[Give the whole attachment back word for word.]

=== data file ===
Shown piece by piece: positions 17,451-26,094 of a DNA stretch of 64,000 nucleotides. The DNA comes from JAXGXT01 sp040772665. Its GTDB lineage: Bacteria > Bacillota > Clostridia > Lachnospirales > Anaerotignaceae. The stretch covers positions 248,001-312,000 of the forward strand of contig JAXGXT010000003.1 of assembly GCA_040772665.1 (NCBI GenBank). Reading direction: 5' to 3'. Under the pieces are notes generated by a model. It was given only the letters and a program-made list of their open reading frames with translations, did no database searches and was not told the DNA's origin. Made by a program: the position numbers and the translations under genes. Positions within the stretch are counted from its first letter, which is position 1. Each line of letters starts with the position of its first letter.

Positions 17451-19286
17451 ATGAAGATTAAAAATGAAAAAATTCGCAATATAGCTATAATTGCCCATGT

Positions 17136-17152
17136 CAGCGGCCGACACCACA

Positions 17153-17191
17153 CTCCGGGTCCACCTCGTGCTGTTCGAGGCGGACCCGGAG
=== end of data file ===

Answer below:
Shown piece by piece: positions 17,451-26,094 of a DNA stretch of 64,000 nucleotides. The DNA comes from JAXGXT01 sp040772665. Its GTDB lineage: Bacteria > Bacillota > Clostridia > Lachnospirales > Anaerotignaceae. The stretch covers positions 248,001-312,000 of the forward strand of contig JAXGXT010000003.1 of assembly GCA_040772665.1 (NCBI GenBank). Reading direction: 5' to 3'. Under the pieces are notes generated by a model. It was given only the letters and a program-made list of their open reading frames with translations, did no database searches and was not told the DNA's origin. Made by a program: the position numbers and the translations under genes. Positions within the stretch are counted from its first letter, which is position 1. Each line of letters starts with the position of its first letter.

Positions 17451-19286
17451 ATGAAGATTAAAAATGAAAAAATTCGCAATATAGCTATAATTGCCCATGT

Positions 17136-17152
17136 CAGCGGCCGACACCACA

Positions 17153-17191
17153 CTCCGGGTCCACCTCGTGCTGTTCGAGGCGGACCCGGAG